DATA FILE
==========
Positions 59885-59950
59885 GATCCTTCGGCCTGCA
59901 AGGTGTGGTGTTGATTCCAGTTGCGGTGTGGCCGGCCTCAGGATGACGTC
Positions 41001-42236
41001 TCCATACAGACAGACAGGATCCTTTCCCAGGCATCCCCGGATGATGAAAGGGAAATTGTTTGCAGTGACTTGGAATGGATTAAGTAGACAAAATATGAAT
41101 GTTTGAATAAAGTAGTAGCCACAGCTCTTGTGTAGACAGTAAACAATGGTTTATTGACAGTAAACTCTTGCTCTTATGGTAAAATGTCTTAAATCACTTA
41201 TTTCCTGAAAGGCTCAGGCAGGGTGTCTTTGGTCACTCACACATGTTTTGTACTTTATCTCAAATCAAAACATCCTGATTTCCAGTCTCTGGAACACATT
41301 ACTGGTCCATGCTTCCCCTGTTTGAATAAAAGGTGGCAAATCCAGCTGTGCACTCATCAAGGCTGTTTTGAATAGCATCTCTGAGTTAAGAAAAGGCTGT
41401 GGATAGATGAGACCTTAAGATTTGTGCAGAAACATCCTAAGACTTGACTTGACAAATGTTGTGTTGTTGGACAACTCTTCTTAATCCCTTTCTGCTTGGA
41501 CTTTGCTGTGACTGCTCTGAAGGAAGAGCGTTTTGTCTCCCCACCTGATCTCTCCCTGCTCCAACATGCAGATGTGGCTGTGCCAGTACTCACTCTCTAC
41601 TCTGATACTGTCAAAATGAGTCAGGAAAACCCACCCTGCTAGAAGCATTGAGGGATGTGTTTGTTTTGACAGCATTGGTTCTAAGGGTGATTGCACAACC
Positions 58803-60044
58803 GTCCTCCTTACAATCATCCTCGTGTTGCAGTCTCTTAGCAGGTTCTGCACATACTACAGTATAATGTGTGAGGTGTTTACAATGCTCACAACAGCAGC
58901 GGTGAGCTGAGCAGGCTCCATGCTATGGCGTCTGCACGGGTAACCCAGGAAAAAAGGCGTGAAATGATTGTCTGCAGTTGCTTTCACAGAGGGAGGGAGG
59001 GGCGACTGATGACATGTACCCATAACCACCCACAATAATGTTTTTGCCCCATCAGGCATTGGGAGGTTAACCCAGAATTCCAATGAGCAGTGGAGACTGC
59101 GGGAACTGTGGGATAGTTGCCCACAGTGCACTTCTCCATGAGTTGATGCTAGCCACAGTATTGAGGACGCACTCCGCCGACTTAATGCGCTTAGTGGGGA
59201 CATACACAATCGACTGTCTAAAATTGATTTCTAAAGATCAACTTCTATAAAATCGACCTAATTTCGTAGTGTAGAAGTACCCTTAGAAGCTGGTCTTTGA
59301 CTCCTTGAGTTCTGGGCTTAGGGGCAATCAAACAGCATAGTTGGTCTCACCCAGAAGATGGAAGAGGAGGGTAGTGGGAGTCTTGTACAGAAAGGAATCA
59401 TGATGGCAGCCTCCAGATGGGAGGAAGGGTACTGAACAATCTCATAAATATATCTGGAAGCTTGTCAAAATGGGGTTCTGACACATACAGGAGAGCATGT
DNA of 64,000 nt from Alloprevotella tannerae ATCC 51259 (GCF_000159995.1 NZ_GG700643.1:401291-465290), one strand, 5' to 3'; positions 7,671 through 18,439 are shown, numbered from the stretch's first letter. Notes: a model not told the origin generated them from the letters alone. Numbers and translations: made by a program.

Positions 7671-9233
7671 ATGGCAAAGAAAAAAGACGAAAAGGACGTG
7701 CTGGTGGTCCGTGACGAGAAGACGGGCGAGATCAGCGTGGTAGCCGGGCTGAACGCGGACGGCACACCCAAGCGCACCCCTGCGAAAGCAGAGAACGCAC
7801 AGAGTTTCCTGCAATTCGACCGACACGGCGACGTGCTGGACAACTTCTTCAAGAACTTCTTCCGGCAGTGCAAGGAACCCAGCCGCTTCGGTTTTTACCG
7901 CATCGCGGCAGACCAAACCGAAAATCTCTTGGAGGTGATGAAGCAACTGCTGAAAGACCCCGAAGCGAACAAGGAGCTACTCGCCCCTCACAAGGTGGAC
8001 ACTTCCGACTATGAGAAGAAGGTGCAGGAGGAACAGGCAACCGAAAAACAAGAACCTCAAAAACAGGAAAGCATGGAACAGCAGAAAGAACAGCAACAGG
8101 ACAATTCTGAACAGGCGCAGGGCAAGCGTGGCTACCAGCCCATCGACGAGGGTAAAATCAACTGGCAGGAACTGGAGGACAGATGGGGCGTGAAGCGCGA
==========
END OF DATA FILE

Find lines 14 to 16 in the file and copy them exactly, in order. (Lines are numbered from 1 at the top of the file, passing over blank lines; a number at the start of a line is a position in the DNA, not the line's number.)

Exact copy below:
58901 GGTGAGCTGAGCAGGCTCCATGCTATGGCGTCTGCACGGGTAACCCAGGAAAAAAGGCGTGAAATGATTGTCTGCAGTTGCTTTCACAGAGGGAGGGAGG
59001 GGCGACTGATGACATGTACCCATAACCACCCACAATAATGTTTTTGCCCCATCAGGCATTGGGAGGTTAACCCAGAATTCCAATGAGCAGTGGAGACTGC
59101 GGGAACTGTGGGATAGTTGCCCACAGTGCACTTCTCCATGAGTTGATGCTAGCCACAGTATTGAGGACGCACTCCGCCGACTTAATGCGCTTAGTGGGGA